Encountering Hope 5th Sunday in Lent
By C. S. Lewis

(Scripture Readings II Corinthians 5: 14 – 21, Psalm 40: 1-5)
“Next moment the whole world seemed to turn upside down, and the children felt as if
they had left their insides behind them: for the Lion had gathered himself together for
a greater leap than any he had yet made and jumped – or you may call it flying rather
than jumping – right over the castle wall. The two girls, breathless but unhurt, found
themselves tumbling off his back in the middle of a wide stone courtyard full of
statues.
‘What an extraordinary place!’ cried Lucy. ‘All those stone animals – and people too!
It’s – like museum.’
‘Hush.’ Said Susan, ‘Aslan’s doing something.’
He was indeed. He had bounded up to the stone lion and breathed on him. Then
without waiting a moment he whisked round – almost as if he had been a cat chasing
its tail – and breathed also on the stone dwarf, which…was standing a few feet from
the lion with his back to it. Then he pounced on a tall stone Dryad which stood
beyond the dwarf, turned rapidly aside to deal with a stone rabbit on his right, and
rushed on to two centaurs. But at that moment Lucy said,
‘Oh, Susan! Look! Look at the lion.’
I expect you have seen someone put a lighted match to a bit of newspaper which is
propped up in a grate against an unlit fire. And for a second nothing seems to have
happened; and then you notice a tiny streak of flame creeping along the edge of the
newspaper. It was like that now. For a second after Aslan had breathed upon him the
stone lion looked just the same. Then a tiny streak of gold began to run along his
white marble back – then it spread – then the colour seemed to lick all over him as the
flame licks all over a bit of paper – then, while his hind-quarters were still obviously
stone the lion shook his mane and all the heavy, stony folds rippled into living hair.
Then he opened a great red mouth, warm and living, and gave a prodigious yawn. And
now his hind legs had come to life. He lifted one of them and scratched himself. Then,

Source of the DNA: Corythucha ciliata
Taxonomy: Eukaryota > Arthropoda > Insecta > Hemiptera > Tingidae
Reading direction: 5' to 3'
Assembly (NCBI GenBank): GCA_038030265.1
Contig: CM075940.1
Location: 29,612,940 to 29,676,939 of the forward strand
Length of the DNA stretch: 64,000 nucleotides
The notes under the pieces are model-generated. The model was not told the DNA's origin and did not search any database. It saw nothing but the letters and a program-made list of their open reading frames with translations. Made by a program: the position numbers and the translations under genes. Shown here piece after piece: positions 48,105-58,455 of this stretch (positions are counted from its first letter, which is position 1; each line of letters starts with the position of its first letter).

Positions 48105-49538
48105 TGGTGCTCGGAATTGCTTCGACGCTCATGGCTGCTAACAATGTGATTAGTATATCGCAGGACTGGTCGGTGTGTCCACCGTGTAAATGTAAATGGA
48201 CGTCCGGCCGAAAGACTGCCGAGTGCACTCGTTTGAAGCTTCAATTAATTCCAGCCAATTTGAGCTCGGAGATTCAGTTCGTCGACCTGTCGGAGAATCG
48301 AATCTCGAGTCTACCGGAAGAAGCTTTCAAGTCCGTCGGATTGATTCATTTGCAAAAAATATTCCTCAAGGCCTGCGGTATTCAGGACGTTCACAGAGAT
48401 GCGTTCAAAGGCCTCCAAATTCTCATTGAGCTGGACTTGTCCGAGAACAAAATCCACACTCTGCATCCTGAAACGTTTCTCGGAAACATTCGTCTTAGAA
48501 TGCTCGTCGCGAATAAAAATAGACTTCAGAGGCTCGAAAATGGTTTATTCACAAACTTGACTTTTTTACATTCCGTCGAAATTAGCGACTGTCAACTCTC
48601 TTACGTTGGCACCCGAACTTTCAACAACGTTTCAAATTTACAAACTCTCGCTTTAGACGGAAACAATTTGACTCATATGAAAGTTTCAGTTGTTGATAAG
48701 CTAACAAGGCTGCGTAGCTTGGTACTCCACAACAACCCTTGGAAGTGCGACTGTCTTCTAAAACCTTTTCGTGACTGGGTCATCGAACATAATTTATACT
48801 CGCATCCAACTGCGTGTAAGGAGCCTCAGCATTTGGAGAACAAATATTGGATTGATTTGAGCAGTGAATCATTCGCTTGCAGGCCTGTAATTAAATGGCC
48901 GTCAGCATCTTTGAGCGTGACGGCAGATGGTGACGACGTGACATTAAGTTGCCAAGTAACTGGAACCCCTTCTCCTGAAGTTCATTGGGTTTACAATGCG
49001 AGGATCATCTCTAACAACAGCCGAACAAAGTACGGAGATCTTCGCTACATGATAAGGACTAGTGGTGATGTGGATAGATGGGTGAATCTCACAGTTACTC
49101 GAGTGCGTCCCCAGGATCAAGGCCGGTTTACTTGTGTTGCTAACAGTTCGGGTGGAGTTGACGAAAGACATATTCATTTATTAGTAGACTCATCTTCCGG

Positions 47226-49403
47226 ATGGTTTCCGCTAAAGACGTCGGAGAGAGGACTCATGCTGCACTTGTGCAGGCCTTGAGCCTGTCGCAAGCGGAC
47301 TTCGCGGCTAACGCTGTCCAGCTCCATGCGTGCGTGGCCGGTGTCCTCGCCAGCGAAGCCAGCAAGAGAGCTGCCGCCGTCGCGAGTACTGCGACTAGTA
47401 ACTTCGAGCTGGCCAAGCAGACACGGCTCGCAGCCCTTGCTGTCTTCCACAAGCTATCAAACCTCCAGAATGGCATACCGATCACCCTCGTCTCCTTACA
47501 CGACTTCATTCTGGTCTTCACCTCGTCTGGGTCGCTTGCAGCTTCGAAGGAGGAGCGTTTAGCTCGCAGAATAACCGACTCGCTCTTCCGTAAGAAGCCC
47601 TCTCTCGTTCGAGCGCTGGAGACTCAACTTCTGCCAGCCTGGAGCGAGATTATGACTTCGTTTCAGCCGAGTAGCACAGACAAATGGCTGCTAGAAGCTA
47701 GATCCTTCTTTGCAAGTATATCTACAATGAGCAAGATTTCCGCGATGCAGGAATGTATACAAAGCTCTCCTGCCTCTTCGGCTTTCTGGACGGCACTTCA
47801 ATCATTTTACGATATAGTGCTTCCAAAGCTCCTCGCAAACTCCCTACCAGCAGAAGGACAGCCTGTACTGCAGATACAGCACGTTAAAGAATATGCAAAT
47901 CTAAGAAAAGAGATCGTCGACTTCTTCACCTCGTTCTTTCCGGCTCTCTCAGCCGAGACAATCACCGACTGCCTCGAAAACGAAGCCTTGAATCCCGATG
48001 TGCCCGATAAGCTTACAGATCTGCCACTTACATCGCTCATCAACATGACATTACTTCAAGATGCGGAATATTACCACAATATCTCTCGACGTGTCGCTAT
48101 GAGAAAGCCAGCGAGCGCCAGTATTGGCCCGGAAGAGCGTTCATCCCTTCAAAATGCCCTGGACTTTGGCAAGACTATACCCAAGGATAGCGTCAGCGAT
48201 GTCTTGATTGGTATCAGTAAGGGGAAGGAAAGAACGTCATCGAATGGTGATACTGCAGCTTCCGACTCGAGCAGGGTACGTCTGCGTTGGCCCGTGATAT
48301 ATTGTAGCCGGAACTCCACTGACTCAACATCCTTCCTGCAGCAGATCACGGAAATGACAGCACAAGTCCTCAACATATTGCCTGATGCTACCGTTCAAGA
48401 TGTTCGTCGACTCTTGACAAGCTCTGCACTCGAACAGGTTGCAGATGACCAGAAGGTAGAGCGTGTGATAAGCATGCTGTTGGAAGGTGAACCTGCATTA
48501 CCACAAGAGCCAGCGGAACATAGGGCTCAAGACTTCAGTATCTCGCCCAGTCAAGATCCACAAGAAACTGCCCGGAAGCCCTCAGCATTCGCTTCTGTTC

having caught sight of Aslan, he went bounding after him and frisking round him
whimpering with delight and jumping up to lick his face.
Of course, the children’s eyes turned to follow the lion; but the sight they saw was so
wonderful that they soon forgot about him. Everywhere the statues were coming to
life. The courtyard looked no longer like a museum; it looked more like a zoo.
Creatures were running after Aslan and dancing around him till he was almost hidden
in the crowd. Instead of all that deadly white the courtyard was now a blaze of
colours; glossy chestnut sides of centaurs, indigo horns of unicorns, dazzling plumage
of birds, reddy-
brown of foxes, dogs and satyrs, yellow stockings and crimson hoods of dwarfs; and
the birch – girls in silver, and the beech-girls in fresh, transparent green, and the latch-
girls in green so bright that it was almost yellow. And instead of the deadly silence the

whole place rang with the sound of happy roaring’s, braying’s, yelping’s, barking’s,
squealing’s, cooing’s, neighing’s, stampings, shouts, hurrahs, songs and laughter.
‘Ooh!; said Susan in a different tone. ‘Look! I wonder – I mean, is it safe?’
Lucy looked and saw that Aslan had just breathed on the feet of the stone giant.
‘It’s all right!’ shouted Aslan joyously. ‘Once the feet are put right, all the rest of him
will follow.’